Gravity Never Lies
The story of my 2013 Euro trip begins... Today’s interesting, yet startling revelation: consuming a plethora of Italian wine and cuisine doesn’t help you train to ride faster up mountains. First ride today in Munster (Alsace region) had a bit of an unplanned start. After descending from the hotel I got stung by a bee, then, my iPod battery died. At this point, I could either a) have my throat swell up and have no music to pull me through the day’s upcoming torture OR b) return to the hotel... So, the decision was made – back to the hotel I went, ascending some 700 meters up a 5km climb so I could deal with a bee sting and a dead battery.
Once the swelling had subsided and the battery charged, I was back out the door, descending to the D417 so I could start the 18km ascent of Col de la Schulcht. I have to say, after not really training much since my last Euro trip in 2011, I have sorely slipped out of form which was most certainly evident during my ascent. Finally reaching the second summit, I decided to further the sufferfest by heading south on the Routes des Cretes to summit Le Grand Ballon. Once there, I turned around and started my descent to Markstein where I stopped at a cafe and asked for une banane – which they found comical, probably wondering why I didn’t want a pastry or a Red Bull...
Continuing onward, I climbed up to Col du Platzerwasel where I once again descended, reaching speeds of 81 km/h finding my way back to Munster before making my final ascent up to Hotel Panorama in Hohrodberg. Last climb of the day was a doozey. Yes, I had ridden over a 100km in 28 Celsius heat and climbed some 2000 metres, averaging just under 30km/h but this last 5km climb to the hotel reminded me that I had somehow winged the last 95km. One thing about gravity; it never lies. I struggled up every turn as I slowly but surely passed the 1, 2, 3 and 4 km markers at the side of the road, my average speed diving considerably as I slowed to nearly 12km/h in sections. When I hit the hotel I was completely spent; ghost white, exhausted and ready to collapse. Today’s lesson – you need to train in the mountains or be genetically gifted (or have a syringe) with an abundance of haematocrit to ride like Marco Pantani.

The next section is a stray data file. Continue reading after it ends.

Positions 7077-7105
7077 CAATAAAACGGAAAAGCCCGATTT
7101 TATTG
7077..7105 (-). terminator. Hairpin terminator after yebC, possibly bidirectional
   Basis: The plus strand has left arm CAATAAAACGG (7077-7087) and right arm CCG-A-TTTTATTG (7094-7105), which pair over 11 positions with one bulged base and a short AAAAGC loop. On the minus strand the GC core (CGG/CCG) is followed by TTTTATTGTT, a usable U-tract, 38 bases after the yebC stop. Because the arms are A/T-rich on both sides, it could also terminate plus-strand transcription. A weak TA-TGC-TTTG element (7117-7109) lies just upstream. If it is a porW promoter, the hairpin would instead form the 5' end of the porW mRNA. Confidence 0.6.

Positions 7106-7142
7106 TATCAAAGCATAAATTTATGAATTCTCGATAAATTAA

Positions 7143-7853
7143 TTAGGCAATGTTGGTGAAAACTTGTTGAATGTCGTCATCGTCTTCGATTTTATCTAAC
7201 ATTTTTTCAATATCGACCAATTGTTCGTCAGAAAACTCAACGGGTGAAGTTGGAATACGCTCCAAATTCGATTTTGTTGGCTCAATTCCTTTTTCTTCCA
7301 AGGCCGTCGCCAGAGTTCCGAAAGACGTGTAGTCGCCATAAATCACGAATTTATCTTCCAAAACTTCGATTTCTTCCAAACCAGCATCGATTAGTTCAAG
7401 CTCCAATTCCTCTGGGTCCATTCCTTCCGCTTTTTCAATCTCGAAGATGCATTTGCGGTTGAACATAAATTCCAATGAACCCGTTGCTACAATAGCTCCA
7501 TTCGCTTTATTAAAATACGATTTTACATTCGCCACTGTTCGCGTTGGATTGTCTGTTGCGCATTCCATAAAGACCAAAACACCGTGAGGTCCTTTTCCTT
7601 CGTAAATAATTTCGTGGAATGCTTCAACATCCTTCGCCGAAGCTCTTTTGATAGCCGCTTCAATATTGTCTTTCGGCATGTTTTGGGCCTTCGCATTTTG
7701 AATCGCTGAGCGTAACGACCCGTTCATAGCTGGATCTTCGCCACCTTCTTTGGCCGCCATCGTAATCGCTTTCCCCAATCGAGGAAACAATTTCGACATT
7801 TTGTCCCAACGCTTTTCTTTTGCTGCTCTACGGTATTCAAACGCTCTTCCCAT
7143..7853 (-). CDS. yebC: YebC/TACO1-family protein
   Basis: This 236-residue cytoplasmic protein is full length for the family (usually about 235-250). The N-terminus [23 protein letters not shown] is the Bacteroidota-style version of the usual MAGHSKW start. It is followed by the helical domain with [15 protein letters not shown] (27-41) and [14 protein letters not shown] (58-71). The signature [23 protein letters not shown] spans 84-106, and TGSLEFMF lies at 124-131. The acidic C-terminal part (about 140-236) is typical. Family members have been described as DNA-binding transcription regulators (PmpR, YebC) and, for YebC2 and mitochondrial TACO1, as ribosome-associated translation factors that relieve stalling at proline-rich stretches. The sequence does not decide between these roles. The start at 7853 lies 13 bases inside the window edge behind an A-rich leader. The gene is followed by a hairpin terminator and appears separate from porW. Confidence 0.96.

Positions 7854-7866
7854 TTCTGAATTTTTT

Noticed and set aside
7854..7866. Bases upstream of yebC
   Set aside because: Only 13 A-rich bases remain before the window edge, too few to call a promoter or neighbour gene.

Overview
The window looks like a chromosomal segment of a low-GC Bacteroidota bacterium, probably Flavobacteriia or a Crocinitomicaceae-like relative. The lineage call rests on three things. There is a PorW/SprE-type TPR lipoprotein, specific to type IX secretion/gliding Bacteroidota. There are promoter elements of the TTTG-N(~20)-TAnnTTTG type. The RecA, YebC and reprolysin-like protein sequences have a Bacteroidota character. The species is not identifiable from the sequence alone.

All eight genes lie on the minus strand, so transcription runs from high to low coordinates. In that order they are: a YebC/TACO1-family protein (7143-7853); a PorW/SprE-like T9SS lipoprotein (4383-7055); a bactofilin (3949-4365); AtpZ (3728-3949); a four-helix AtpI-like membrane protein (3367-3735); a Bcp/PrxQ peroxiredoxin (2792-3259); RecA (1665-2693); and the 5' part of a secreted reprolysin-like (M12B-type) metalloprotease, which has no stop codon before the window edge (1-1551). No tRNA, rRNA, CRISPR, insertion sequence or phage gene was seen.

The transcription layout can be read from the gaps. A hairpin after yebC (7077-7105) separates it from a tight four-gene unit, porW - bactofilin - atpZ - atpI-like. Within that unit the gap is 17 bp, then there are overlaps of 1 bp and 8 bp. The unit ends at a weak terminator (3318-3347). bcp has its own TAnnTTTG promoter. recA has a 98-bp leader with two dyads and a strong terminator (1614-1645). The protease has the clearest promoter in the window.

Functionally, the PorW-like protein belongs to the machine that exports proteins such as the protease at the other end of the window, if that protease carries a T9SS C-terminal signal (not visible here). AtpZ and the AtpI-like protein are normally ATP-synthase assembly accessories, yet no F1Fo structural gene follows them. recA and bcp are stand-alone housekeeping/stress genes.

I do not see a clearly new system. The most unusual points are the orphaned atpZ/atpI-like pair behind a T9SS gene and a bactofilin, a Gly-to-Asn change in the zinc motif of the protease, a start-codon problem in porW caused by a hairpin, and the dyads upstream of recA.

Between panting and feeling my heart beat in my ear, I did take notice of some of the spectacular green scenery afforded in the Alsace region of Les Vosges. Tomorrow’s a new day, which brings promise of a new back, new legs and some huge physiological gain from today’s ride. Enter physiological adaptation...
Gravity doesn’t lie, neither does a demi-bouteille of 2005 Bordeaux consumed at dinner. We’ll see who gets the better of me tomorrow. Fingers Crossed this Vega Recovery Accelerator and Electrolyte Hydrator deliver as promised.
Stay tuned. The best is yet to come.